He was beautiful, or rather, I imagined him to be beautiful behind that mask he wore.
A silver sequined mask.
Of course it was the mask. Of course it was, for my imagination far exceeded any reality. Or, if my imagination did not exceed reality, then surely my assumptions regarding the limits of beauty did.
He was walking. I walked into the event hall as he was walking out and he was masked. What else could I do? We spoke, though why and of what I do not recall. Something simple, I am sure. Simple enough to be spoken of while privately contemplating beauty.
He would return, he promised, after the end of my sister-in-law’s mehndi. We were to meet at the swing in the lilac glow so I sat in the swing in the lilac glow and I waited and pictured his imminent return.
He would arrive on a throne, I decided. Yes, masked and on a throne.
And though normally, that might seem pretentious, I’d hardly even notice it here, for the throne would be atop – or more precisely, held between – four enormous and bejeweled elephants.
His cortege would consist of five thousand Persian charioteers in five thousand chariots (scythed), ten thousand mounted warriors, and fifteen thousand of the finest archers in the land. Before the chariots would come his trusted tnunshi and chief officer, wearing a ceremonial lion skin robe, resting on a somewhat smaller but no less noble elephant than those of my masked friend.
Then would come his silver-thighed cup bearers, mamluks playing bamboo flutes, dancing girls from India, and Sufi poets reciting verses of love for me. His personal mathematicians, his astrologers, physicians, philologers, and logicians would ride, biting their fingers in astonishment at the ostentatiousness of the display.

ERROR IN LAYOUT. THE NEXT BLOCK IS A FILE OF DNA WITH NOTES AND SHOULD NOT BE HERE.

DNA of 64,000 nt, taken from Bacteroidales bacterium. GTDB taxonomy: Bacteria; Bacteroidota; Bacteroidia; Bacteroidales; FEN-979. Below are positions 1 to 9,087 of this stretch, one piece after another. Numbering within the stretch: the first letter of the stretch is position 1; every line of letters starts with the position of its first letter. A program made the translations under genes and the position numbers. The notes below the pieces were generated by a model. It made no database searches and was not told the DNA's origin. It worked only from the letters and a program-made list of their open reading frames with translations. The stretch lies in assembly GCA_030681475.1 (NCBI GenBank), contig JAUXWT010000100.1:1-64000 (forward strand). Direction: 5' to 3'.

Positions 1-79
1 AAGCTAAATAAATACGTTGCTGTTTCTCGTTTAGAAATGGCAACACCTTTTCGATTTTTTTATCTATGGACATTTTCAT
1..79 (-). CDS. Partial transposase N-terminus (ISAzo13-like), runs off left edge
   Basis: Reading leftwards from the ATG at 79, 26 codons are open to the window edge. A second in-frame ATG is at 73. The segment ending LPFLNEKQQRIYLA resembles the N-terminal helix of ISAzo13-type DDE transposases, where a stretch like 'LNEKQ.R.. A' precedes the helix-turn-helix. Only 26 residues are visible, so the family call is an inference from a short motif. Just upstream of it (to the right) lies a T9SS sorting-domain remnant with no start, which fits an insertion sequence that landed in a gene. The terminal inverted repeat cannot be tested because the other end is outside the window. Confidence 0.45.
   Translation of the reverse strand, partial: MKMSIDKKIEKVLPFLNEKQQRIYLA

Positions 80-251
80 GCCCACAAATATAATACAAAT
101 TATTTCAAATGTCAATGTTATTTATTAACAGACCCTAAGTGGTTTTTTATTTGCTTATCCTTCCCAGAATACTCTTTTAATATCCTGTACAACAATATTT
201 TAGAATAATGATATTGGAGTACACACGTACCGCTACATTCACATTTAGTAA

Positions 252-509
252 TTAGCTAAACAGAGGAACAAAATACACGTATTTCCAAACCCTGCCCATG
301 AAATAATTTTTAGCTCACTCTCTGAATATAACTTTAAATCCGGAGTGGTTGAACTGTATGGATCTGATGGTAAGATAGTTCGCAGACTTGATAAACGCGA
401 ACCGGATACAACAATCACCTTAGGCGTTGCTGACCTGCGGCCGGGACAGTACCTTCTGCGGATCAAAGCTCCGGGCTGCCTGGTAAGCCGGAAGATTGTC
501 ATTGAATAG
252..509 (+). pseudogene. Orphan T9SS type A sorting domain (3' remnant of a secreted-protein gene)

The perfumes and the flowers – oh, how could I forget the perfumes and the flowers? – the silks, the rugs, embroidered tapestries, lavish vestments from throughout the known world and beyond! Cartload after cartload of fruits and exotic foods from far distant orchards. And more sturdy oxen than you could shake a stick at, if you had a stick and wished to shake it at some sturdy oxen.
All of the royal court and all the regalia of empire, marching along just for me and singing.
I would join my mysterious stranger at his throne and we would all ride off together, off and to a river valley, where we’d listen to melodists from Kabul or from Kashmir (I forget which) and eat pomegranates until morning’s light.
“Naz,” a voice from somewhere said. “Naz, the hall is closing up. Come on. I’ll drive you home.”
There stood my sister. At the swing in the lilac glow.
There were no pomegranates.
There were no pomegranates and no melodists and no oxen and no tapestries and not a single elephant to be seen anywhere.
There never are any pomegranates, are there?